The first edition of The Overview Effect: Space Exploration and Human Evolution, was published by Houghton-Mifflin Company in November of 1987. I had begun using the term earlier than that, and had presented a poster session on “The Overview Effect: A New Psychology for a New Civilization” at the Space Studies Institute’s annual conference in 1985. However, it was the book that elaborated on the concept in a complete way, and it is the book that has had the greatest influence on how people think about space exploration over the past quarter-century.
The world was very different 25 years ago, and the book appeared at a time when the view of space exploration was quite unlike what it is today.
For one thing, the Soviet Union still existed and remained the primary space power other than the United States. The International Space Station was far from complete, and the Soviets’ Mir was the only game in town (or orbit, as it were). The Challenger disaster, which had taken place in 1986, still overshadowed the American space program, and the entire shuttle fleet had been grounded. Beyond the United States and Soviet Union, the most robust space program was that of the European Space Agency. Commercial space development was limited primarily to the launching of satellites, and the idea of space tourism existed only in the realm of science fiction.
Perhaps most important is that the World Wide Web, as we know it today, did not exist. As a result, the rapid dissemination of new ideas remained largely in the future.
It was in this world that I sought to create a revolution in our thinking about space exploration and its role in human evolution. I had grand ambitions, including writing a series of books on related topics, and making my living as an author and space advocate.
As it turned out, The Overview Effect was a critical success, but a commercial disappointment. Ultimately, we sold about 8,000 copies of the first edition in English. The book was translated into German as well, but I was never able to find out how it did in Europe.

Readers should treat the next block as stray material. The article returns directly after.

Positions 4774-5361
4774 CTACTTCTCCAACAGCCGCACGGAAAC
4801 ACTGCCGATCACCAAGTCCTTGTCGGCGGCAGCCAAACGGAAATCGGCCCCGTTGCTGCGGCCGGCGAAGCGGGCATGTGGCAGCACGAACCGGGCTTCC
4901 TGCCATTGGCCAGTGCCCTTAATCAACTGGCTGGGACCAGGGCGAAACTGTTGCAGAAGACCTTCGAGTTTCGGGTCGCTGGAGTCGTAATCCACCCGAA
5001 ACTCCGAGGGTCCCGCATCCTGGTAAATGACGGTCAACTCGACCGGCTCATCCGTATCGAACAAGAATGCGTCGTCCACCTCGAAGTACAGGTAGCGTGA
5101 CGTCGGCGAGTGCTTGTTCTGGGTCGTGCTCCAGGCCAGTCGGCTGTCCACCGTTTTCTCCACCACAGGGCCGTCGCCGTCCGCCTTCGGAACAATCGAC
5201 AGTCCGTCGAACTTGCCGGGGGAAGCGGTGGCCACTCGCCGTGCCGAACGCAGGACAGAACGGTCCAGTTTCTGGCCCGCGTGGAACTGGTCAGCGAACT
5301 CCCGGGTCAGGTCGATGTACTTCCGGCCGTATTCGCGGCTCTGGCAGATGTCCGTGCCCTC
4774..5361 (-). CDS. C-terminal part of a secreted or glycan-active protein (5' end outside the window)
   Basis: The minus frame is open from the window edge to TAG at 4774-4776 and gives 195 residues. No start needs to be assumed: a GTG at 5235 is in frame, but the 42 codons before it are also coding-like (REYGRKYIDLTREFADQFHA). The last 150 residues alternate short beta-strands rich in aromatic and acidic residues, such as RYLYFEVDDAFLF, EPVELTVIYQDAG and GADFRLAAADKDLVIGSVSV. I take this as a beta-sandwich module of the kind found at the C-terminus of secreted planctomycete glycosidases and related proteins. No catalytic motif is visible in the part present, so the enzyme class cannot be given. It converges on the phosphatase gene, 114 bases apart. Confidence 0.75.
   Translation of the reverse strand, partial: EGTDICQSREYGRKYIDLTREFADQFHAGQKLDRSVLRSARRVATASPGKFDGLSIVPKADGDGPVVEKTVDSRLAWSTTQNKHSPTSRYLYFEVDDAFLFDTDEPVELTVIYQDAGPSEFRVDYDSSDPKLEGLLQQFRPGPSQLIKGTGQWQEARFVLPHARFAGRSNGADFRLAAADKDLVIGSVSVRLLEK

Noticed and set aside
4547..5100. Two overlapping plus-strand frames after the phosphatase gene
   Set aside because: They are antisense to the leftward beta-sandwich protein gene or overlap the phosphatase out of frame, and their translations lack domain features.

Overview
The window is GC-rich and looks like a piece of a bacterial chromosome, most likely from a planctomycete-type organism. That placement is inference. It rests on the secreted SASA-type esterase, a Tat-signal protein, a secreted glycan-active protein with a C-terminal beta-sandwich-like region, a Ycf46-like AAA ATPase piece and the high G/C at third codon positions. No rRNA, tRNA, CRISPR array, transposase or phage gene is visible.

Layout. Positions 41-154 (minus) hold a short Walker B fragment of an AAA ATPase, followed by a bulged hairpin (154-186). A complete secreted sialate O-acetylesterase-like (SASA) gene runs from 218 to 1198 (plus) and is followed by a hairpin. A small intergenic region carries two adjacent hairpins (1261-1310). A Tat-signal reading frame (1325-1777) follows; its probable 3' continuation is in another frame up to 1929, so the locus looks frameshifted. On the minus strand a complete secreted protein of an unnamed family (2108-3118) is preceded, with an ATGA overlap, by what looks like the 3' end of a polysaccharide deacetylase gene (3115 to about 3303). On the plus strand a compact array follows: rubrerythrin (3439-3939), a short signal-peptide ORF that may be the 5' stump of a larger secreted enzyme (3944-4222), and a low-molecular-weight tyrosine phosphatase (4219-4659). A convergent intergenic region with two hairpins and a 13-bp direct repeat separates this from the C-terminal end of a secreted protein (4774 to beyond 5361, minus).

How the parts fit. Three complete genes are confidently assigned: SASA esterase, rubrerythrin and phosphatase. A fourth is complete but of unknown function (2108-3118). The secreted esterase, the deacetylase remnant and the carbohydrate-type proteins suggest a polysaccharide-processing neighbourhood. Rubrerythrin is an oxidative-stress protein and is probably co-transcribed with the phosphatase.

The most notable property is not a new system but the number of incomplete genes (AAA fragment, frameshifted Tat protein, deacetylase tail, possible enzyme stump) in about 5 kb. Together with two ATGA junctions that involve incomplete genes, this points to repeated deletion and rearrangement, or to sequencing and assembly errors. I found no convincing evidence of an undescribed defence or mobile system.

Houghton-Mifflin did secure about 40 radio interviews, a couple of television interviews (including one on CNN), and quite a few reviews. This level of promotion taught me a lesson: it is one thing to be a writer, quite another to be an “author.” Authors get interviews with the media, writers usually do not. If you write a book and then get interviewed on the radio or television, you might reach millions of people with your message, even if only 5,000 of them read the book.
The other benefit is that authors are invited to give talks at conferences. In the years after publication of the book, I spoke at various space-related events, including the keynote address at the International Space Development Conference (ISDC) in 1988. I also replaced Gene Roddenbury on a panel at George Washington University in 1989 that marked the 20th anniversary of Apollo 11. That was quite an honor, as was an invitation from NASA to a VIP viewing of the return to flight of the space shuttle after the Challenger accident. I was also invited to contribute to Pioneering the Space Frontier, the report of the National Commission on Space that had been established by President Reagan.
As the presidential campaign of 1992 heated up, I managed to get a copy of the book into Bill Clinton’s hands, and he later used the concept in a talk that he delivered on climate change.
All of these developments were gratifying, but as the book “celebrated” its fifth birthday in 1992, I had my doubts about whether the revolution I had hoped it might trigger would ever take place.
Little did I know what would take place in the not-so-distant future.